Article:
Today I ran randomly in a post where there was a list of Japanese color names,and I noticed a curious thing… Someone else probably have already noticed this however, since I knew only the names of four colors up to about two minutes ago, I couldn’t see this before…😶So,the names of Kiseki No Sedai’s members
contain the Japanese name of the character’s main color! **
And so here we have:
ao 青 blue ➡ Aomine
aka 赤 red ➡ Akashi
kiiro 黄色 yellow ➡Kise
kuro 黒 black ➡ Kuroko
midori 緑 green ➡ Midorima
murasaki 紫 purple ➡ Murasakibara
momoiro 桃色 pink
Surely I’m not the only one who noticed that but hey, the author draws fantasy from all the pores!😒😂(sarcasm)
Scrawl this one in your magic killer notebook if you’ve heard it before: A popular, beloved Japanese manga and anime catches the attention of an American studio desperate for that sweet trans-global box office. The American studio then opts to Anglicize the property, casting largely white actors and leaving intact only the exotic qualities of a vaguely Asian aesthetic. “The name is an intentional misdirection,” some astute viewer might observe. “He wants us to believe he’s Japanese.”
Friends, such a sentiment was not a studio note for this spring’s Ghost in the Shellremake, but rather a line of dialogue in the new Netflix offering Death Note — as self-incriminating a thing for an investigator character to say as ever there was.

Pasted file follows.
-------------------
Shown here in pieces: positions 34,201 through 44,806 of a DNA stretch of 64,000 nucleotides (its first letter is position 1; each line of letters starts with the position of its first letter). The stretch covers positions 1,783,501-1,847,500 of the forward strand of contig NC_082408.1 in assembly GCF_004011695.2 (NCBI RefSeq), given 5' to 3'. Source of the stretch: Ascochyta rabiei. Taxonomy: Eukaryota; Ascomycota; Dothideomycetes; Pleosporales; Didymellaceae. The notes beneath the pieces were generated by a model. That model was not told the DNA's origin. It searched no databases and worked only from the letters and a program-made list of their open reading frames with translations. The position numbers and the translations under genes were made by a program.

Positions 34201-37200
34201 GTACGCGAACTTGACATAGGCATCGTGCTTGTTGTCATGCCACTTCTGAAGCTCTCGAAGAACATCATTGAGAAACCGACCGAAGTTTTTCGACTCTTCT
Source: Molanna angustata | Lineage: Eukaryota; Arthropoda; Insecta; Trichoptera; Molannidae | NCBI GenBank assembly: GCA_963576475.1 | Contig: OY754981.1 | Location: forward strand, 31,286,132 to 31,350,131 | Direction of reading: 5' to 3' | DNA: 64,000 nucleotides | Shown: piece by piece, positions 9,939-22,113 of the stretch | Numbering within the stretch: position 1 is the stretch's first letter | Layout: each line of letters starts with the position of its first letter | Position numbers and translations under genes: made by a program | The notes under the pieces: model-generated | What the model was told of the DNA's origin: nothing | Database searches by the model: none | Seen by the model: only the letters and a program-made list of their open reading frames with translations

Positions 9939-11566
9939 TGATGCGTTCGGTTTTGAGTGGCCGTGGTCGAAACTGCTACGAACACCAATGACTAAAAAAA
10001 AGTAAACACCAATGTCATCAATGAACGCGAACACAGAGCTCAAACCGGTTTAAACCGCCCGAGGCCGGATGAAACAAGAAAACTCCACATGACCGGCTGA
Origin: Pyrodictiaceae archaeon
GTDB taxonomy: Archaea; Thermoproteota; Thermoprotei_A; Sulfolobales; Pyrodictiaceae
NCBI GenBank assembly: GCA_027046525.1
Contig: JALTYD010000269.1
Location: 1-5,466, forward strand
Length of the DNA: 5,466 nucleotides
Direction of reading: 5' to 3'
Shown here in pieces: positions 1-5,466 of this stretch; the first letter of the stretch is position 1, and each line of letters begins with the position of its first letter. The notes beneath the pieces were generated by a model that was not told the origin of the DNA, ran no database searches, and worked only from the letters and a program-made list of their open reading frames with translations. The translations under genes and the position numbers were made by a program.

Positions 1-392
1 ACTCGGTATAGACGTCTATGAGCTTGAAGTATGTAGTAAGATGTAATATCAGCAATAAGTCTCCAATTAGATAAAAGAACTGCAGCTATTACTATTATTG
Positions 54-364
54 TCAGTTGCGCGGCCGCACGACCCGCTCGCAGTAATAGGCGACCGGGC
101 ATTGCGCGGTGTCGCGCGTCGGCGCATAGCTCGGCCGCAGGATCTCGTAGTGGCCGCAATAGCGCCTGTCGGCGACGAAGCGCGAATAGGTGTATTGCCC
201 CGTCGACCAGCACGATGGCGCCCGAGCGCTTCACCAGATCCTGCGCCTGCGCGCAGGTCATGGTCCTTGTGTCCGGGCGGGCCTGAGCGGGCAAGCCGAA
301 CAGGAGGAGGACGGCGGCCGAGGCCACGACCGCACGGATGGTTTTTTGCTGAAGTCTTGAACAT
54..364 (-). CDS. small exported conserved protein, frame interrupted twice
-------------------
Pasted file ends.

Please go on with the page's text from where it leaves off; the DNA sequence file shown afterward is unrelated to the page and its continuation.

Death Note was first a manga created by Tsugumi Ohba and illustrator Takeshi Obata, then an anime series (currently available on Netflix as well), and then a live-action film series in Japan. In those earlier incarnations it made sense that a teen with supernatural murder-ability would want to style himself with the name “Kira,” which is derived from the Japanese pronunciation of the English killer. But once the book changes hands to some white kid in Seattle, and that kid is using “Kira” just to throw the feds off his scent, that’s little more than an “intentional misdirection” aimed at fans of the original Death Note.
PUNPUN • The design is based on a Japanese manga “Goodnight Punpun” (Oyasumi Punpun/おやすみプンプン). Definitely one of my favourite tattoos I’ve done so far. I am really happy that I could make in possible for this work to look as it would be an actual manga style but transferred to the skin. I absolutely loved the technique and would be more than happy to make more like this.